Os yn Englonde, therbee some Multitudes whobee Unmannerlie towards the Estat & yt bee ensystaued bye Theye the Estat bee sujeckt toe Lymytes the "Constitution" mekes Specyfyck. The commoun Multitude doe note bestyrre toe Seeryousnes by these Plaintes. Allso, the commoun durst note grete these Playnaunts with naught but Mirthe, & theye are vysageed as sourcees off muche Merriement. Sayde Mirthe bee explauned eesylee thro' the Eductyaune.

Fondes ou Monnaie cane bee Hade thro' Laurnynges & Technyk. Thes ij Callynges are parte off the Eductyaune. Theyebe producyue off Monnayes & Monnayes are thus emplaced yn Theme. Yt begynes wythe the Childer off the Multytude; thes Childer, lyke thos off Us, teke Monnaye & doe not Contrybue muche. Unlyke thos off Us, the childer off Neuelande ore bequethed menie Plentytudenousses on occonte off the Tresorye beeinge the Payee. Enconsequence, the Estat ys shoun many Respectes & Obesiences wyche wee off Englonde doe note, lest schulde wee neede Monnaye os welle. Dere mennie escrynyngs off the consequence off the Payee Tertius, orr the "Third Payer System."…

{Unfortunately, what remains in this testimony is of little value, even for those who enjoy seeing through the eccentricities of language in the above excerpt. Our subject at this point launches into solutions, he being unaware that he is not a citizen of the United States and thus has no right to an opinion as to the restructuring of the current system. It was made clear to him, as clear as could be expected given the language gap, that the United States does welcome advice from foreigners, but insistences are not exactly part of standard international courtesies. This admonition seemed to mean nothing to him; it merely prompted repeated invocations of "Chrystendome." Evidently, the subject believes that the large Christian component of the United States gives foreigners such as he the right to interfere in matters confined to the citizenry.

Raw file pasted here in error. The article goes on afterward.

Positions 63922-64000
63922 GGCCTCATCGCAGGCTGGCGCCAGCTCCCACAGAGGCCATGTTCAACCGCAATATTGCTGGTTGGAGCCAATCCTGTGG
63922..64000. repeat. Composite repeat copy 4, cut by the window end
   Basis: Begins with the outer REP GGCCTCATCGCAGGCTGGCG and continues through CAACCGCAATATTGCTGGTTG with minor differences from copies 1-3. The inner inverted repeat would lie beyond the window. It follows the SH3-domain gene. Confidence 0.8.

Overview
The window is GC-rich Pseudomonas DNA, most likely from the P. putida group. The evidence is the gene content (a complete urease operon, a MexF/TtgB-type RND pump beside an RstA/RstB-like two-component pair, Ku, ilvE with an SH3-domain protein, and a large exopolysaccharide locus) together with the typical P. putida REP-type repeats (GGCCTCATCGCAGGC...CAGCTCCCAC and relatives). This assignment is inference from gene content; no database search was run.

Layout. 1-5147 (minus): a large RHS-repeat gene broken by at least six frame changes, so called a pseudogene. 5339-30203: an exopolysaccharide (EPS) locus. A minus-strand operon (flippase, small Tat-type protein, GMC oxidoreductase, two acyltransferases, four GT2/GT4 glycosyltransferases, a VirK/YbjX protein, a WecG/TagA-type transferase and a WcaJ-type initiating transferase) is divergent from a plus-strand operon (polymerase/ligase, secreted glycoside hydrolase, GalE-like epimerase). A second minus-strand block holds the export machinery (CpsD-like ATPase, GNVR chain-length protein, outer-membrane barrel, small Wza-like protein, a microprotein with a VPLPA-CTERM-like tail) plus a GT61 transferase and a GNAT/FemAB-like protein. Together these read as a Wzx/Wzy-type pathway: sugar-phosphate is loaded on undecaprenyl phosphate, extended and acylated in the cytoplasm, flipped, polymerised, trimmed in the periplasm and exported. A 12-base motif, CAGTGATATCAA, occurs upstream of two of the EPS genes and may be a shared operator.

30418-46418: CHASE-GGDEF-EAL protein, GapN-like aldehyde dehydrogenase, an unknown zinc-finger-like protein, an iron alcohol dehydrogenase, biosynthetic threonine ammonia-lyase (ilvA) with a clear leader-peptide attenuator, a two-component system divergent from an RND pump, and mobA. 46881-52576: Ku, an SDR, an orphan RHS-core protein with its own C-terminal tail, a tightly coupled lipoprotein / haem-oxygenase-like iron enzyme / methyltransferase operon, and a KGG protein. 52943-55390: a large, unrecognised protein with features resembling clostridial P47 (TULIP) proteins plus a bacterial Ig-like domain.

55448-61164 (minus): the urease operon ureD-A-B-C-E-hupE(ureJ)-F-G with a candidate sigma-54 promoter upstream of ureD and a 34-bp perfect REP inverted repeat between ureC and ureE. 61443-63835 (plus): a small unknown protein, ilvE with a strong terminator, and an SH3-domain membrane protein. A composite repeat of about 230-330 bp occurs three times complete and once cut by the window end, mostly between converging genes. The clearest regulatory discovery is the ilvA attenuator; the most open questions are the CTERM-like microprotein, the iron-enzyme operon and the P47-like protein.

{After the above attempt at description of the United States, one obviously bound to his own knowledge-limitations, he then launched into a series of recommendations relating to the budgetary issues that have been aired in the last paragraph of the excerpt above. It has been decided to omit them because, to the reader unacquainted with the gentleman who wrote them, they would convey a misleading impression that he was quite unhinged. Some of his suggestions were:

  1. taking in a cousin of the English Sovereign to be our own King;
  2. encouraging an Emperor to rise from our own soil;
  3. ceding sovereignty of the United States to the Vatican because, in his own words, "the Kingedome off the Popis ys naute off thys Worlde," a solution he was much pleased with because it would ensure "thee maximale fonde off Libertie;"
  4. giving the vote in U.S. Presidential elections to the citizens of any country where the U.S. has military bases in;
  5. taking away the vote from United States citizens in Presidential elections out of fairness to the group specified in (d);
  6. structuring grants as loans, with the burden of repayment being imposed upon the descendants of any beneficiary who died before paying them off; and such forth.

{As should be evident from this brief list, the cultural and temporal distance from the subject's time and place to ours is just too great for any accurate transcription of his opinions (a transcription that would also convey his basic sanity in life) to be produced. Archived videotapes evidencing this innate sanity, and even agreeableness, have been filed. Some of our achievements he was quite taken with, even if this admiration was largely confined to certain deplorable entertainments made possible by our present-day economic development…}

(Author's note: This installment, unlike the first and the second, is not inspired by the great Henry Hazlitt's Economics In One Lesson.) ESR

Daniel M. Ryan is a regular columnist for LewRockwell.com, and has an undamaged mail address here.